I recently had a conversation with a good friend of mine who works a very demanding job in the corporate world in Houston. As we were discussing her work, she told me with much relief that she has a new boss and is surprised that he is actually nice to her. A little taken aback by her statement, I asked her why she was so surprised. She began to remind me of how her previous boss treated her. I believe the words she described him with were rude and condescending. She told me that her boss now thanks her, which takes her by surprise because those words were never uttered out of her previous supervisor’s mouth.
I have also heard this before when interviewing for clients who have open jobs. Candidates sometimes express that they are wanting to leave or have left their jobs because they don’t feel valued or it’s a toxic work environment. That’s why when you do interviews for your company, the candidate is also interviewing you and getting a feel for how they would fit into your company.
This is why culture plays a huge role in your business.
Your Environment. Your Values. Your Goals.
All this and more encompasses what you want your business to look like and what direction you want it to move in. People want to work in environment where they have potential to succeed, learn, develop, grow, but when you work in an environment that you feel isolated, unappreciated, and not of value to a company then that bright light starts to dull and the motivation begins to dwindle.
Set The Standard
So, how do we make sure this doesn’t happen?
It starts at the top. As business leaders, bosses and managers you set the tone for your business. You set the standards for what you expect of your employees and you set the tone for what type of culture your business is. Lead by example.
So here are a few questions I have for you to dwell on:
- Do you have a pulse on the morale of your employees?
- Do you know how your employees are feeling?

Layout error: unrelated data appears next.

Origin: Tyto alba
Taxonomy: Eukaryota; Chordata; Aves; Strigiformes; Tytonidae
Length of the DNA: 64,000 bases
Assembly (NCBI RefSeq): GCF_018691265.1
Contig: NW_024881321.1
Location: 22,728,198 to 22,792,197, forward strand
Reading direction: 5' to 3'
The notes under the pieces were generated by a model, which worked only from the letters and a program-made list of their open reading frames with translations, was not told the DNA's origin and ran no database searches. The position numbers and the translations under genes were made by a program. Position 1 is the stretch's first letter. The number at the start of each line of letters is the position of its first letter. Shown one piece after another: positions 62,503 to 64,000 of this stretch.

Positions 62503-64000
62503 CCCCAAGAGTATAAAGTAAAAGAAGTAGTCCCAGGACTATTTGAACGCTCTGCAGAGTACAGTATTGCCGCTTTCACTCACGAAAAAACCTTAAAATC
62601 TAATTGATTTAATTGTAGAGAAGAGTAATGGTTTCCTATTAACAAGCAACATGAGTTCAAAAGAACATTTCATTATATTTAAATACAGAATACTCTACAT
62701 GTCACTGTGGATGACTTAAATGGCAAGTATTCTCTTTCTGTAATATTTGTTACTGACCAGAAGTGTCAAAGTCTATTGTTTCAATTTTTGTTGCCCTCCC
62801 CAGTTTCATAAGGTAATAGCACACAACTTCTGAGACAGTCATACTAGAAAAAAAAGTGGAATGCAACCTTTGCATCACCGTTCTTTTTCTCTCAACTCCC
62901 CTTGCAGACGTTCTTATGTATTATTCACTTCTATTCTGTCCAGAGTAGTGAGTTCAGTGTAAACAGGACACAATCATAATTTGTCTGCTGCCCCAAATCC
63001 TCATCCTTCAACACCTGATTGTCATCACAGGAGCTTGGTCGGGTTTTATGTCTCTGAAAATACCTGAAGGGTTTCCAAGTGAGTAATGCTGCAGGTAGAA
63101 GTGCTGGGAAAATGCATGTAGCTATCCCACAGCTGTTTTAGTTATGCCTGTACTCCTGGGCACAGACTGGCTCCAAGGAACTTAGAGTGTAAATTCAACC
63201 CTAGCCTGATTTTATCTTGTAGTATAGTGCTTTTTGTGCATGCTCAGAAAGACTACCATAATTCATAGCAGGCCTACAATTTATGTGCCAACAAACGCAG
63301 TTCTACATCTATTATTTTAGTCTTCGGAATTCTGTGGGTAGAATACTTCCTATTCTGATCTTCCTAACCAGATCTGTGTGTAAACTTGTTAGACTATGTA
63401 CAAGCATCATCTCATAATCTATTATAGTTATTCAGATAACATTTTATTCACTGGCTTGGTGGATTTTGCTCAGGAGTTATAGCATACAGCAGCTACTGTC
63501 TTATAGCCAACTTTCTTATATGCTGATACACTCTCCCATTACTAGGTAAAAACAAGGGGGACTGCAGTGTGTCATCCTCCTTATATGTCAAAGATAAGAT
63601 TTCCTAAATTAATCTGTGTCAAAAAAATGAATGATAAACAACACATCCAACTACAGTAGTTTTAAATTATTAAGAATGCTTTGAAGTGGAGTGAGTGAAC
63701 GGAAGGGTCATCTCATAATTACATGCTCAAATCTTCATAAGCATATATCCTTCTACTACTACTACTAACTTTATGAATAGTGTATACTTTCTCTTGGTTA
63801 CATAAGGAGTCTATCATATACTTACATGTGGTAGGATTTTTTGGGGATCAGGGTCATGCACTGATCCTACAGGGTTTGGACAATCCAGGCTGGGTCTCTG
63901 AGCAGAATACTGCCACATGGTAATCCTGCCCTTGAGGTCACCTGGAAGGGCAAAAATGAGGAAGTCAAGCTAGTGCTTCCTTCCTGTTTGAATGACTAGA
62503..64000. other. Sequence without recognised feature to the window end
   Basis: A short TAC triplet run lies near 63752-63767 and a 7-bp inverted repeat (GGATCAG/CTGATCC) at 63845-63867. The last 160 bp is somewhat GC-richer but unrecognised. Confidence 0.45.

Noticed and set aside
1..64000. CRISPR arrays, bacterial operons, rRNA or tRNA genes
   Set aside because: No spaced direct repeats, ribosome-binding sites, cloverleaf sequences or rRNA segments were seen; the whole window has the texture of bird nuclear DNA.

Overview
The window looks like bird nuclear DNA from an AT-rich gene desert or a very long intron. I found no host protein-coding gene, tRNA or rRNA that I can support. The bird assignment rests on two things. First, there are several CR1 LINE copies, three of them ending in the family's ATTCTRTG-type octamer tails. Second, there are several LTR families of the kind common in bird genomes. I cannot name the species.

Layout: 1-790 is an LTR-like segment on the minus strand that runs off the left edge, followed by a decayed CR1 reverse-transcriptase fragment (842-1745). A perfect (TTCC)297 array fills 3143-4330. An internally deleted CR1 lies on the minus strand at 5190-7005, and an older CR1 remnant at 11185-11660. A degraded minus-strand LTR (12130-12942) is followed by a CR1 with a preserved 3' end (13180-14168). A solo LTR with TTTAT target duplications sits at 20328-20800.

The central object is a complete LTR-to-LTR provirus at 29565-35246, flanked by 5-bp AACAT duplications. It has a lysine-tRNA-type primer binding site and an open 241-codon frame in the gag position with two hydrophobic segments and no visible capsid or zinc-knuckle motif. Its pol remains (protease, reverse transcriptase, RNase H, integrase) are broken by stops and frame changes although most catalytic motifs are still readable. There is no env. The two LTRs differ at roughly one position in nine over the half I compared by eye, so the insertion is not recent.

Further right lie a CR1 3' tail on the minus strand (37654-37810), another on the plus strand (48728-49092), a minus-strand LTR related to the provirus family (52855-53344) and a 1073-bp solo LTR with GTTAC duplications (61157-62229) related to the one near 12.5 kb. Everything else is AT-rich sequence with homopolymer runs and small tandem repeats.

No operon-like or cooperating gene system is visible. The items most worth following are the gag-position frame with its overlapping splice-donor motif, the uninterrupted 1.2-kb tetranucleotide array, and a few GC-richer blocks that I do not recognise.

- Have you created a place where your employees can come to you or their immediate supervisor when they feel overwhelmed or frustrated with an issue?
- When was the last time you genuinely expressed gratitude toward an employee for their hard work. How often do you?
Check The Pulse
I understand that you have a lot on your plate. Between meetings and sales calls, budgets and planning, the work day, week, and even the month can fly by. It was just the beginning of the year and you blinked and now fall is upon us, but be careful not to let performance management fall by the wayside. Your team is a vital part of your company.
Maybe it’s a quick check in every week or two to see how things are going. Or it could be an email after a big sale congratulating them or highlighting it in a staff/company meeting. However way keeping a pulse on company morale looks to you, be proactive in it. Motivate your leadership team or supervisors to be proactive in it as well.
I could see the difference of my friend’s demeanor talking about work now compared to past conversations we had when she was stressed, unhappy and felt that she was not valued at her job. She now has a boss that recognizes her value and acknowledges the hard work she puts in. (She is even up for a big promotion at the end of the year!)
So here is my challenge and reminder to you. Be a company that values the work of their employees. When your employee’s friend tells them their boss has never once expressed gratitude for their hard work, I hope that they are shocked, because the company they work for (your company) is different. Their company values their employees and recognizes their hard work. Be that company and be that leader.
So, I leave you with this question I asked earlier because I think it’s important: Do you have a pulse on the morale of your employees?
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